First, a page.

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At Coors Brewing Company

Wed, 08/09/2006 - 10:17am

4B’s HotBus Hazard Monitoring System

‘By constantly monitoring the bearing temperature, it is possible to anticipate the point at which the bearing is going to stop working effectively.’‘Plant data can be placed into an Excel spreadsheet for further analysis, and emails can be triggered for certain plant data or alarm conditions.’ By Simone Biock

The Coors Brewery in Burton—on—Trent has been a pilot customer for the installation of 4B’s HotBus Hazard Monitoring System. In the brewing industry stakes are high, since it is a high volume business where downtimes can be very expensive.

In the case of the Coors Brewery, the processing of a batch of 300 tons of grain, running down from the top of the malting plant to the bottom, takes three days. The cost of a batch being lost can amount to about $94,755, according to Plant Engineer Roger Wright. At the same time, production equipment is exposed to very tough operating conditions. Blowing hot air at a temperature of up to 80°C through the drying rooms reduces the lifetime of the equipment and fan bearings, which if left to run in a hot condition, lose their lubricating medium. Preventative maintenance can help reduce the risk of equipment failure and downtimes. By constantly monitoring the bearing temperature, it is possible to anticipate the point at which the bearing is going to stop working effectively.
Preventative maintenance is what the 4B HotBus Hazard Monitoring System is all about. A serial network for continuous bearing temperature and remote sensor monitoring, the 4B HotBus digital monitoring system allows the different sensors in a plant to be connected into one network and to be displayed in real time on one output unit. The system is extremely user—friendly. It comes with user—adjustable alarm and shutdown trip points, an easy—to—use logging and trending software, and it gives the user the ability to enter his/her own sensor names. Before Coors Brewery started to use the 4B HotBus System, the company’s hazard monitoring system was a patchwork of homemade stand—alone equipment that was linked to an output monitor. The problem with such small, isolated equipment is threefold: it is more expensive, it becomes obsolete in a short period of time, and it cannot be monitored in a very effective way.
At Coors Brewery, the 4B HotBus System has brought massive improvement. “The 4B HotBus Systems finally allows us to comply with ATEX requirements,” Plant Engineer Roger Wright points out. Another key benefit for him is the fact that the 4B HotBus system, “provides alarm outputs to shut down the plant, as well as providing valuable maintenance information.” The 4B HotBus Monitoring System has recently become even more user—friendly through the introduction of a graphical plant monitoring software, called “BusView.” With “BusView,” users of the 4B HotBus network can display their plant data in a more meaningful way, using photographic data or plant schematics. Plant data can be placed into an Excel spreadsheet for further analysis, and emails can be triggered for certain plant data or alarm conditions. At Coors, plans are to make the 4B HotBus System the standard hazard monitoring system for the other plants within the group at Burton—on—Trent.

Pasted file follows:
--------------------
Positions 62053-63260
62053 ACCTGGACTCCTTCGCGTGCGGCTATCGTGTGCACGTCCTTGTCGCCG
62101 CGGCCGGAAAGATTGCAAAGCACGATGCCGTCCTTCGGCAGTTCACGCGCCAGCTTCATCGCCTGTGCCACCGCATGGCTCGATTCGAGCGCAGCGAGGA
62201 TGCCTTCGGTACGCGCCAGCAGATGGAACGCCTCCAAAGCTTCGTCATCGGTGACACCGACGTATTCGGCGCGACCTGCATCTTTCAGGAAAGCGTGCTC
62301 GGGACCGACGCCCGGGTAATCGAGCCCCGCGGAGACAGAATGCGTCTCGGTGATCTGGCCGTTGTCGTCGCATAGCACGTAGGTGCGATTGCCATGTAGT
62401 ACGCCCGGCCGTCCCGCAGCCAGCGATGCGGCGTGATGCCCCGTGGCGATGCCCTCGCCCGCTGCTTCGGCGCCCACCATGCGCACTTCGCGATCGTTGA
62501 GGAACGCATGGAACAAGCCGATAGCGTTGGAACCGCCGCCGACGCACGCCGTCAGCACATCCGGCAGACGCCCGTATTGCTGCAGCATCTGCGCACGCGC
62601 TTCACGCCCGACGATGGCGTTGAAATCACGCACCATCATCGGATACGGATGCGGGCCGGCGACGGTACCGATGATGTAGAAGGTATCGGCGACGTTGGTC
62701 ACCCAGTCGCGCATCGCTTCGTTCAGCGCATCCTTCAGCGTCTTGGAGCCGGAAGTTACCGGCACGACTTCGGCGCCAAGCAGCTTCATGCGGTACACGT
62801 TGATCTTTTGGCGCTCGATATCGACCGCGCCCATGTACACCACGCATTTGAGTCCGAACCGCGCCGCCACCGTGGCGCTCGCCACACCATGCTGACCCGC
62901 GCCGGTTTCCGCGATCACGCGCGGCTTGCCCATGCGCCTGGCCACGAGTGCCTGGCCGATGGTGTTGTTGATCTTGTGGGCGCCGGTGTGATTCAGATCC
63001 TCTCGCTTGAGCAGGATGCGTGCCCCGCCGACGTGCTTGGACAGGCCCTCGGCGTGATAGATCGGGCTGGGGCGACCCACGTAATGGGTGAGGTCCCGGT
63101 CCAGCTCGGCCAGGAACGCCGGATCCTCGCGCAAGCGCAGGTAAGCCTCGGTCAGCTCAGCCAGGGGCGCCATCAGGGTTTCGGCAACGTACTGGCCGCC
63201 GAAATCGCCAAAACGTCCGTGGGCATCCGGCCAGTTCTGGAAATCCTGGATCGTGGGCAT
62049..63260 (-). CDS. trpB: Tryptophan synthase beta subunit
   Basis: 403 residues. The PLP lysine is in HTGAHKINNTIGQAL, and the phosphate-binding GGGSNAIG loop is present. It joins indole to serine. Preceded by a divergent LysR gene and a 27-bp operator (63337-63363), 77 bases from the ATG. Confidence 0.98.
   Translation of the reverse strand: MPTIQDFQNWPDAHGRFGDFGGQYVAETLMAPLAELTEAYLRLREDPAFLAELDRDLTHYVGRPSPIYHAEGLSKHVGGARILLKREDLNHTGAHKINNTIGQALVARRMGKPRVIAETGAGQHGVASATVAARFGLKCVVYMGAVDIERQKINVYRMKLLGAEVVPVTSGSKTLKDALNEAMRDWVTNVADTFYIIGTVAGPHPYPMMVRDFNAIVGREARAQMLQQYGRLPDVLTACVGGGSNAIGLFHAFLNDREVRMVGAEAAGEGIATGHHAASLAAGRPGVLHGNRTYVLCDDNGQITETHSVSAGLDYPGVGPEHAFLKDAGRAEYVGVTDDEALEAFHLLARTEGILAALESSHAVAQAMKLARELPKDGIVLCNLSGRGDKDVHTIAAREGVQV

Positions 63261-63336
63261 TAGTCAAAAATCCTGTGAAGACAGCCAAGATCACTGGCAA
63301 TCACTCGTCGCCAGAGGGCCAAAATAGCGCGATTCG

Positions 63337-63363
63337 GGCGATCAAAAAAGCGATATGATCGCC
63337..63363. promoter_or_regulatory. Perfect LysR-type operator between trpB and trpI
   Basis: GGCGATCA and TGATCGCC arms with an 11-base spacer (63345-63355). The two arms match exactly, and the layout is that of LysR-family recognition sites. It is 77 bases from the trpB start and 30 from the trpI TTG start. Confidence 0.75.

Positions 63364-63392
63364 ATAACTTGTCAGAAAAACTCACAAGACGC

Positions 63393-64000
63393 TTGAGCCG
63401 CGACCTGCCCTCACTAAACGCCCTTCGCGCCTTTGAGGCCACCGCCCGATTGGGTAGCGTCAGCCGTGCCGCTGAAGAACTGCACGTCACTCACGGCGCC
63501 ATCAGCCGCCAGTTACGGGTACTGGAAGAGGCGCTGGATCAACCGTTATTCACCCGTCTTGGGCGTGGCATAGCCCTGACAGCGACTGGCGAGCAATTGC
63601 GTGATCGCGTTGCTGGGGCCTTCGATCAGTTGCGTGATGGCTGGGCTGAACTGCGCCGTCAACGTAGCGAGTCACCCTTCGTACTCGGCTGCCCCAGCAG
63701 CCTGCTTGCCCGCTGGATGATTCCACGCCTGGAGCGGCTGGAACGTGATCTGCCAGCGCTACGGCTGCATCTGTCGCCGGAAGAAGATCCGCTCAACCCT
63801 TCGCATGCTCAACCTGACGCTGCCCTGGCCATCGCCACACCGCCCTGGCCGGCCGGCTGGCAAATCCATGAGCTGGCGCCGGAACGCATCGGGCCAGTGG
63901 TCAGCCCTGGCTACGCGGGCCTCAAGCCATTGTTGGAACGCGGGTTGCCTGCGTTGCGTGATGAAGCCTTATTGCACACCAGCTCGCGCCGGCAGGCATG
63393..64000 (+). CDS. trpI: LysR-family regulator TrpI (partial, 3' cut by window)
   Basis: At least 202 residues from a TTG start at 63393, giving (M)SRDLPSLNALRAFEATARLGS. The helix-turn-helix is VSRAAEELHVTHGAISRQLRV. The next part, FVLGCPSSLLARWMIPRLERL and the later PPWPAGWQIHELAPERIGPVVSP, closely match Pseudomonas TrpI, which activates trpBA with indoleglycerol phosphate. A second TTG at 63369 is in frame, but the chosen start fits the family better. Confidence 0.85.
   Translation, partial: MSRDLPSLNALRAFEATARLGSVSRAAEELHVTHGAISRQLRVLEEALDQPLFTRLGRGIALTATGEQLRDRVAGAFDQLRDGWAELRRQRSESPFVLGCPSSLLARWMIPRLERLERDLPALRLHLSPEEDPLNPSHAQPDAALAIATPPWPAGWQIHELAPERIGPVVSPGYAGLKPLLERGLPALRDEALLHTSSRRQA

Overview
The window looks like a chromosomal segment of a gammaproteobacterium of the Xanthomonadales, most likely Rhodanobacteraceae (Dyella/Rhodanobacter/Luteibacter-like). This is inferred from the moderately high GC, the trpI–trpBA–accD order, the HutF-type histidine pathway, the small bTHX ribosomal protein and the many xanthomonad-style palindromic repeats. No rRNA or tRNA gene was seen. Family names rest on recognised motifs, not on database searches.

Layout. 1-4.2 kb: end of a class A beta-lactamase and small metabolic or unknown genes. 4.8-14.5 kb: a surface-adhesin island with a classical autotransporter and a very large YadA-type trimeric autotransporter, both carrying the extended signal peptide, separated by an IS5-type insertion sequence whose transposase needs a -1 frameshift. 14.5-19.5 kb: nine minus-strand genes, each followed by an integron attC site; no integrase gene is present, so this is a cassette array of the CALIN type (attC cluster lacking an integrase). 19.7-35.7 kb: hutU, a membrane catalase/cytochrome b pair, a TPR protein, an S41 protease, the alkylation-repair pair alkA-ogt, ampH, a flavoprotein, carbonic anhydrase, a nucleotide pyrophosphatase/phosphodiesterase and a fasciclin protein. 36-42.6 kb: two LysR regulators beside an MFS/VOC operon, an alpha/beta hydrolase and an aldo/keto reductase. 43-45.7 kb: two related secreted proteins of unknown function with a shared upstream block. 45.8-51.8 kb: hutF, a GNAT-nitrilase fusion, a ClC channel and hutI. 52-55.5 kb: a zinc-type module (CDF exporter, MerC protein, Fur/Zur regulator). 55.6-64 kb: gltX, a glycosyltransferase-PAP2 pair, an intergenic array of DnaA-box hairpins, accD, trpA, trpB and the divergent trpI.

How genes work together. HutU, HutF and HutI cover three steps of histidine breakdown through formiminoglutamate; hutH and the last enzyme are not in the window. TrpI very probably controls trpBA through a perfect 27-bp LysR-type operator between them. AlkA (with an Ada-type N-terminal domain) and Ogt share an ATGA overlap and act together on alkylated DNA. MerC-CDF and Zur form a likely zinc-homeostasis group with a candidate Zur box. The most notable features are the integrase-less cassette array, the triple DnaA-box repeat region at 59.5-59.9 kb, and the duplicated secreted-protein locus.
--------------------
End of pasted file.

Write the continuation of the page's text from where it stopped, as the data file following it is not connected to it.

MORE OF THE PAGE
Technical Background Information

Coors Brewery Project (Burton Maltings, Burton—on—Trent)

A consultation document concerning compliance with ATEX legislation was presented to the Coors Engineering Department, and it highlighted the need to install a temperature monitoring system on some of their handling equipment. As a result of this, a seminar was arranged and presented to the Coors’ Engineering Department to make them aware of the options available and the benefits of each of them. Further consultation took place between the parties involved and the T500 Elite digital monitor was finally chosen as the system to be installed at the Burton (Hawkins Lane) Maltings.

The system comprised of three networks, each having its own T500 Elite and R500 Relay Unit. The smallest of the three networks covered the area containing the kiln fans and required only three addressable nodes, while a second network of comparable size utilized eight nodes. The third and largest network, covering the silos and bulk storage areas, supported a total 30+ nodes, and stretched to a total length of 830 mtrs without the need to install any “repeaters” on the line. All of the networks were used to monitor NTC bearing sensors that screwed into an existing grease nipple without the loss of the maintenance function of the nipple. The three networks were then connected to an F500 gateway device that allowed them to operate with the data logging and trending software also supplied by Braime. This system allows all of the alarms generated by the T500 to be captured and displayed in real time, giving the Maintenance Department a timely warning that a problem exists within the plant. The system will also capture “fleeting” alarms of Since this system is constantly under review and development several new types of node that allow alternative sensors to be monitored, 4/20mA, 0 ׫vDC, PT100 / PT1000, have been prototyped and can be made available. The following shows a schematic detailing the three levels of the T500 Elite “Hotbus” system. They range from a simple digital temperature monitoring system with adjustable trip points to a complex communications system that can be interfaced to an end—users DCS.

Simone Biock is the marketing manager for 4B Braime Elevator Components, Hunslet Road, Leeds LS10 1JZ, UK, which has been serving the bulk material handling industry with its large range of components for bucket elevators and conveyors for over 30 years. More information is available at www.go4b.com
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